Video: The YouTube fisking of socialized medicine strawman arguments
posted at 4:53 pm on August 31, 2009 by Ed Morrissey
If you think you’ve seen the dumbest strawman arguments in favor of socialized medicine and haven’t seen this video from How The World Works, then partake of a truly educational experience — as HTWW presents a YouTube fisking of “Engio.” It’s an intellectual drubbing, mainly because “Engio” hasn’t got an economic clue, or for that matter, a political clue, either. He starts out by equating local police and fire departments with nationalized health care, and ends up arguing from complete ignorance about fire insurance. It’s a tour de force of stupidity, which HTWW skewers with glee:
Like Barack Obama, “Engio” likes the Post Office as an analogy for government control — blithely missing the point that it’s running $7 billion in the red this year alone, thanks to government inefficiency. “Engio” must have missed the reports that have the USPS closing a number of its facilities and pushing to reduce delivery services. It doesn’t take a rocket scientist or a brain surgeon to ask whether a Post Office-like national health-care system would do the same when faced with red ink. The Medicare experience should provide the answer, but “Engio” likes Medicare, too.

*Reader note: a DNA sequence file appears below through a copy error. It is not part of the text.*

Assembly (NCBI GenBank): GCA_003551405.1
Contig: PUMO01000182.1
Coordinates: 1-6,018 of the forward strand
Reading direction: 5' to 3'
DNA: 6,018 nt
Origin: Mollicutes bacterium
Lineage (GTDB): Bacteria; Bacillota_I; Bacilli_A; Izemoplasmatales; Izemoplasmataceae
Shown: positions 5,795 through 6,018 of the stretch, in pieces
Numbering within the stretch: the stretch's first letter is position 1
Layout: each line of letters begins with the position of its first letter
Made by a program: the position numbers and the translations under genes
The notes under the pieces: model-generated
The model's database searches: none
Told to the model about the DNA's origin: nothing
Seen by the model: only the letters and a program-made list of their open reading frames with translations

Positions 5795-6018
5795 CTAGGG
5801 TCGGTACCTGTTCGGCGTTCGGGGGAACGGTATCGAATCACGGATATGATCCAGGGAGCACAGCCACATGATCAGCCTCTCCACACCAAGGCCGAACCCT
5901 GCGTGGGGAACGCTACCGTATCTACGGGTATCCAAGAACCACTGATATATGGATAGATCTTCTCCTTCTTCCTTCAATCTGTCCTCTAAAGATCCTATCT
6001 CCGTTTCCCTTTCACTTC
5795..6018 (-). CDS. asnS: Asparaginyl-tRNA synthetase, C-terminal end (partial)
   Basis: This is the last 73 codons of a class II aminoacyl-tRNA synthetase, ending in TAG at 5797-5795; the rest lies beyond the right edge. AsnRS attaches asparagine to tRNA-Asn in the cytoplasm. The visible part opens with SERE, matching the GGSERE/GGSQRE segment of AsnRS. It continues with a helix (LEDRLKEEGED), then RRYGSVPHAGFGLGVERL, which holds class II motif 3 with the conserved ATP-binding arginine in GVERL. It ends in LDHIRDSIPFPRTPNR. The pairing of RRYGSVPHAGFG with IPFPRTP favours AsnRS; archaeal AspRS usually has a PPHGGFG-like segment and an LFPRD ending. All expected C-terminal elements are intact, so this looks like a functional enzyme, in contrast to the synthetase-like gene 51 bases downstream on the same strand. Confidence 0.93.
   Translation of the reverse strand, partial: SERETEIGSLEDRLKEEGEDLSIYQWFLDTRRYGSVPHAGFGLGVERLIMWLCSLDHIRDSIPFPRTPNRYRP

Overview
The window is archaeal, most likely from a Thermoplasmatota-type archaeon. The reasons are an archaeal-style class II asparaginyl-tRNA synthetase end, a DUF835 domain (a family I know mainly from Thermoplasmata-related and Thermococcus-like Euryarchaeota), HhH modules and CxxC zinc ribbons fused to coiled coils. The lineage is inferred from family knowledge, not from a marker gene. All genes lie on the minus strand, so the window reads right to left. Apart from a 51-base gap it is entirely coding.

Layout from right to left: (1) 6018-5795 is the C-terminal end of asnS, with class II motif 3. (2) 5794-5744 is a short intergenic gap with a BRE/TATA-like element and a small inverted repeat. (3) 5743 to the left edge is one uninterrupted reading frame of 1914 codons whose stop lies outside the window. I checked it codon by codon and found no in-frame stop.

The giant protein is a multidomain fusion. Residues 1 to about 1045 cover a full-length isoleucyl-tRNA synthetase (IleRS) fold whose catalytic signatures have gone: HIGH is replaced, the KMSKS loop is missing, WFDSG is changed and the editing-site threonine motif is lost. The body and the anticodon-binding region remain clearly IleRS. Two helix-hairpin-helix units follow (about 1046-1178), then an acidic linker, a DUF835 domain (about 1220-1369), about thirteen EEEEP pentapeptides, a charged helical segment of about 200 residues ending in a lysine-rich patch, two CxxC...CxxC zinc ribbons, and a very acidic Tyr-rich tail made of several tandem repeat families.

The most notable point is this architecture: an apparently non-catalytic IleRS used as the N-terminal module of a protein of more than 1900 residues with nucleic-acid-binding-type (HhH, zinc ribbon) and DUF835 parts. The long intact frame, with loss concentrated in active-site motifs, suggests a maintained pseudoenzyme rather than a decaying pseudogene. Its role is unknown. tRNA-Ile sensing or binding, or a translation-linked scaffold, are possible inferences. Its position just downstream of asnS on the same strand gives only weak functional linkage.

As for the fire-insurance analogy, HTWW dismantles it effectively, but let me add another point. Fire insurance already exists, and it doesn’t get provided by the government. Homeowner’s and renter’s insurance (which have the fire component for residential customers) doesn’t cover painting the house, mowing the lawn, trimming the trees, or hauling the garbage as part of the services provided. It covers loss after the policy has been bought.
The Coast Guard reference made me laugh out loud. Why does “Engio” suppose the federal government runs the Coast Guard? It has a constitutional duty to protect the borders of the nation, including the shores, which requires the use of force that only has legitimacy from the government. Furthermore, the only reason we put up with the inefficiency of a government-run military (and anyone who’s been in military procurement knows that first hand) is precisely because we want to limit the authority to use international force to the legitimate government in Washington, as opposed to individuals or states. It’s an absurd argument for socialized health care.
It’s lengthy, but well worth the time. (via Iain Murray at The Corner)